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What would happen or would this work?

  1. Jul 29, 2004 #1
    A round tube evacuated of any gases (maybe constructed in space) surrounded by electromagnets. A ferrous material is constructed inside the tube. Say maybe a BB (as in BB gun) by use of electromagnets create a rail gun type of effect around the circle tube and then the velocity of the BB is steadily increased using the rail gun technique.


    With the absence of friction because of the vacuum (or as near to one as what construction in space will allow) and the BB being so manipulated as to keep it in the center of the tube. What speeds or velocities are possible using the rail gun type of model?

    When the top speed is increased if possible to attain any significant percentage of C (light) would manipulation of the BB up and down by way of the electromagnets, have any type of effect such as the experiment where you spin a bicycle tire and hold it by the axel while on ice, i.e. when you move the axis in proportion to the rotation you get movement of the whole system. Or in other words would you get a gyro type effect even though there is not a direct connection between the BB and the center of the circle?

    for instance if the BB is suddenly moved up would the entire model move up? and for how long?
  2. jcsd
  3. Jul 29, 2004 #2
    the maximum speed attainable is c, or the speed of light. Your second question is kinda confusing, could you explain a little more. (By the way, isn't this a linear accelerator)

  4. Jul 29, 2004 #3
    Not quite c. Objects with mass can never attain light speed.
  5. Jul 29, 2004 #4
    If the BB is traveling let us say at 10% of C and is traversing in the center of the tube, held there by the same magnetic field which is accelerating it around the tube. Then by manipulating the magnetic field (much like in an accelerator when they change the trajectory of particles to make them collide) the trajectory is changed from the center to say within 1/10 the distance from center to the edge.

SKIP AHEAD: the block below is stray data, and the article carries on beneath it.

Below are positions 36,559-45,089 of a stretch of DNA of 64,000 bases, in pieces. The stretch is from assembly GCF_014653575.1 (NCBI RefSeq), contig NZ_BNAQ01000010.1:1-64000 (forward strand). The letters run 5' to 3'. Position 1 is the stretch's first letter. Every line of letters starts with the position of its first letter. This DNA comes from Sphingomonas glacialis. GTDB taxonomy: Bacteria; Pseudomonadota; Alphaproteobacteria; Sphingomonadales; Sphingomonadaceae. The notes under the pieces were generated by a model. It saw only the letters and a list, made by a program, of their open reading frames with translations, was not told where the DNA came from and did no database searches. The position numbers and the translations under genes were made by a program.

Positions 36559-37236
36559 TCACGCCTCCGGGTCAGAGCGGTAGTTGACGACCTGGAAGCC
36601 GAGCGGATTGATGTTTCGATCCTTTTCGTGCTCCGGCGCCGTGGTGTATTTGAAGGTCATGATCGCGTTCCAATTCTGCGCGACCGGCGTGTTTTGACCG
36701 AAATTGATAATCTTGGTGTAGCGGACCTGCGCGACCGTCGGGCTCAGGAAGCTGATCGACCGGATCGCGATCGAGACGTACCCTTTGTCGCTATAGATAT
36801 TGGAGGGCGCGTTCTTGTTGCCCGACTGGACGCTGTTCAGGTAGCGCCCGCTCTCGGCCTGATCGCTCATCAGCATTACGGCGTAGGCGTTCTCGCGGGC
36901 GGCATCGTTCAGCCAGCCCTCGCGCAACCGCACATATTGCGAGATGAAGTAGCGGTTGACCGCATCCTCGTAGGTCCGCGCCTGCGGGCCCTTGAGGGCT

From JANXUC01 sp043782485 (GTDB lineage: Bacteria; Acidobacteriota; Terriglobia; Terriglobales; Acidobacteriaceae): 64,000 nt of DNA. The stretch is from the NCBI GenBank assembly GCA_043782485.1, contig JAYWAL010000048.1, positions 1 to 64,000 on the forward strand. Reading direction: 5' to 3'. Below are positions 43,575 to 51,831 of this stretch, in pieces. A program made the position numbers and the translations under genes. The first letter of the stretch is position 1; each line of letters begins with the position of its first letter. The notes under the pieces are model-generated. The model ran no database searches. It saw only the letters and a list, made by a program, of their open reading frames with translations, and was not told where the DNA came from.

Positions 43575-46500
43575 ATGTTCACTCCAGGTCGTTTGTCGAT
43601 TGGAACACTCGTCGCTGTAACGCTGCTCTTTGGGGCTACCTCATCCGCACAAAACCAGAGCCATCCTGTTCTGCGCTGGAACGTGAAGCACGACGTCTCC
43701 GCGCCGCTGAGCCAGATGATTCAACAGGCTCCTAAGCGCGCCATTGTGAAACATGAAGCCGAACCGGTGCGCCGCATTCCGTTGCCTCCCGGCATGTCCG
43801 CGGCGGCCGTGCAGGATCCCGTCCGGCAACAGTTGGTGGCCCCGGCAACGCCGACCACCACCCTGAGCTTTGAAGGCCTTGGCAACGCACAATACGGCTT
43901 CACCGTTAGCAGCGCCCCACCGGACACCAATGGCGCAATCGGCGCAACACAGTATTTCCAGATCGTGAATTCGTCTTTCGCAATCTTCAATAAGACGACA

iow, as I said sort of like the experiment where you are standing on ice with a spinning bicycle tire held by the axels and you then tilt the axel. The net effect is that the person holding the apparatus (spinning bicycle tire held by the axels) will rotate or turn in the direction of tilt.
    With the BB traveling at a percentage of C would not it's mass increase? and when its' orbit is abruptly changed would not the entire mechanism (tube,BB, and electromagnetic apparatus) move in the direction of change?
    I would think such speeds are attainable, seeing as how particle accelerators attain such speeds now; but only with subatomic particles.
  6. Jul 29, 2004 #5
    Theoretically, there is no maximum (only a supremum) - you could always increase the speed a little further, but the linear velocity would never reach (let alone pass) the speed of light. In practice, the maximum speed is dictated by how much energy you can provide and how fast you can switch the electromagnets.

    As for your 2nd question, if I understand it correctly: I would guess that the system would move in the opposite direction, on account of Newton's third law, striving to keep the center of mass stationary.
  7. Jul 29, 2004 #6
    :eek: Well, there you go ! Can I itch a ride to Alpha Centaury whenever you rig that system up on a spaceship ?!
  8. Jul 29, 2004 #7
    Well, no. Center of mass remains stationary, remeber? Unless you have a huge amount of mass to throw out, or have plenty of time to waste, you're basically screwed. :wink:
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